The Beginner’s Guide to Container Vegetable Gardening

Imagine: You’re making a salad, and all you have to do is step onto your patio to clip some lettuce, grab a bell pepper, and pluck a few grape tomatoes. BAM! Eating doesn’t get much easier, healthier, or more local than that. Vegetable gardening really is attainable without an expert green thumb and lots of time. All you need is some space, a few essential supplies, and lots of good light and water.


Container gardening is popular because it’s convenient and takes up less space than a full garden bed. For the novice it’s also nice that you can better control the soil and water supply (fewer complications).

Deciding what you want to grow will determine the amount of space you need. Start small, and choose what you like to eat! You’ll want small-fruit or early varieties with a continuous harvest, so you can enjoy meals as the summer goes along, rather than wait for one big end-of-season yield.

Generally speaking, a veggie plant needs about one square foot of space to grow*, so if you have three plants (lettuce, pepper & tomato), you need one 3 sq. ft. container, or three small ones (root depth requirements vary by plant). Then, find an area of your yard that gets good sun. Lettuce requires at least four hours of sun, while peppers and tomatoes need eight (*look at the plant label for specific care tips).


Starting from seeds is an option, but using mini plants that have already been established is the easiest (and quickest) route to success for an amateur. Your local garden center will have all sorts of plants, plus containers in many colors, shapes, and sizes. If aesthetics are less important, you may also have a container around home that will work; just make sure it has good drainage holes and depth. You need:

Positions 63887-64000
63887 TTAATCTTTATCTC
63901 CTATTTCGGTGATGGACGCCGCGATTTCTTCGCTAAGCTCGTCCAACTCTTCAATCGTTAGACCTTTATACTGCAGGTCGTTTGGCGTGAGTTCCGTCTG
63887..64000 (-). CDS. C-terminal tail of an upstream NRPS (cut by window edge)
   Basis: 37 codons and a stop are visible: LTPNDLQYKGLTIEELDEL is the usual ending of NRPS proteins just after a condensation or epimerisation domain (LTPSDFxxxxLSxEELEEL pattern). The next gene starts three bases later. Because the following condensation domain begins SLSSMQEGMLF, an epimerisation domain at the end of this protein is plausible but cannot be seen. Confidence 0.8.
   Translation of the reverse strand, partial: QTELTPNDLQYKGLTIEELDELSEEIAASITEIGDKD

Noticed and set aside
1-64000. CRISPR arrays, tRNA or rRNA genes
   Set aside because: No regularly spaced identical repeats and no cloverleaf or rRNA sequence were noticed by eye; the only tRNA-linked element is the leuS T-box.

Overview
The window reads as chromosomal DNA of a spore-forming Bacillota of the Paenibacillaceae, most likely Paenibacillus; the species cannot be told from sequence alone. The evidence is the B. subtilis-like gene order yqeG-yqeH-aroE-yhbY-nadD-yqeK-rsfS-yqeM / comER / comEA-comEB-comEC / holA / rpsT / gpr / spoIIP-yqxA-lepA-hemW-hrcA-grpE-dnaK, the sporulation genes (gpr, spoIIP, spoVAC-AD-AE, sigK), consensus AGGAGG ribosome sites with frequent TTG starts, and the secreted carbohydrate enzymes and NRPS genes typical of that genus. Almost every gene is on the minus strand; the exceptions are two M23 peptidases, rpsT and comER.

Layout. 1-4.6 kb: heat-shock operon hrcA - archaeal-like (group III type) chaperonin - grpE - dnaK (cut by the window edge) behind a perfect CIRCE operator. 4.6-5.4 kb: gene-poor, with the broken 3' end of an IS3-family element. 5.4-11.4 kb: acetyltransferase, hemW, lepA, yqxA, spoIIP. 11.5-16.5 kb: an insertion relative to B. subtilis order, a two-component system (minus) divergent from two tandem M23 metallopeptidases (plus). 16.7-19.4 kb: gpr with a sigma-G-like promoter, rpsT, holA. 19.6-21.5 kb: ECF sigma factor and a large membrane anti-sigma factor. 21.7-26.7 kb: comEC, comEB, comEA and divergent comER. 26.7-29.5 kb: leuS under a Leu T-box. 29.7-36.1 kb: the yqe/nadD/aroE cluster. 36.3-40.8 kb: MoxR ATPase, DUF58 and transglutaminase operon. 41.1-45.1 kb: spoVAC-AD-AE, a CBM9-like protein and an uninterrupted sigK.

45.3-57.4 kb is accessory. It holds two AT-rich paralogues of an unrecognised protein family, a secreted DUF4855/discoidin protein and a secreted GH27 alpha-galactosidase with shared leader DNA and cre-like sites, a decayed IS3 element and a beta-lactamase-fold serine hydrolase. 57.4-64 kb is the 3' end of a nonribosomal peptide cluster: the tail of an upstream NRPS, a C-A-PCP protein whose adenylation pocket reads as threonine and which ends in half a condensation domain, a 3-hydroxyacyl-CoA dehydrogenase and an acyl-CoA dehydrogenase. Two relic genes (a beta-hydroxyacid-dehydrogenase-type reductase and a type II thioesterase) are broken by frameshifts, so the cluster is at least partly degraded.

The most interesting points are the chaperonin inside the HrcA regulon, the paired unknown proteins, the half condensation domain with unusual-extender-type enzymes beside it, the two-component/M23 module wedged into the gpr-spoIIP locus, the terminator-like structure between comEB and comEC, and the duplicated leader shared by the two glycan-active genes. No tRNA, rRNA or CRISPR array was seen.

• Container(s)
  • Veggie plants
  • Potting Soil (Do not use garden or topsoil.)
  • Fertilizer (Find water-soluble, for edibles/vegetables.)
  • Garden gloves & a small trowel


Follow the suggested planting tips on the labels, focusing on plant depth and distance between plants. Then water thoroughly and give your plants a first dose of fertilizer. Light and sun are then key. Check the soil moisture daily, and if it’s dry to the touch, add water. Gardens generally require an average 1” of moisture per week. Of course, you can skip a day or two, if Mother Nature is doing the watering for you.

As with many things, learn and tweak as you go. If a plant is wilting, water more. If the leaves are turning yellow, you may need to water less, and even protect plants from scavenging critters. Regardless, enjoy your reward, and know you’re taking another great step to a healthier life!

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Kelly Fitzgerald has a BA in Journalism and MA in Creative Writing, and is the Managing Editor of the Anytime Fitness blog. She’s an avid reader, writer, and life-long learner who describes herself as a curious, sporty Twin Citian who is always observing, perpetually tired, and plagued by common sense.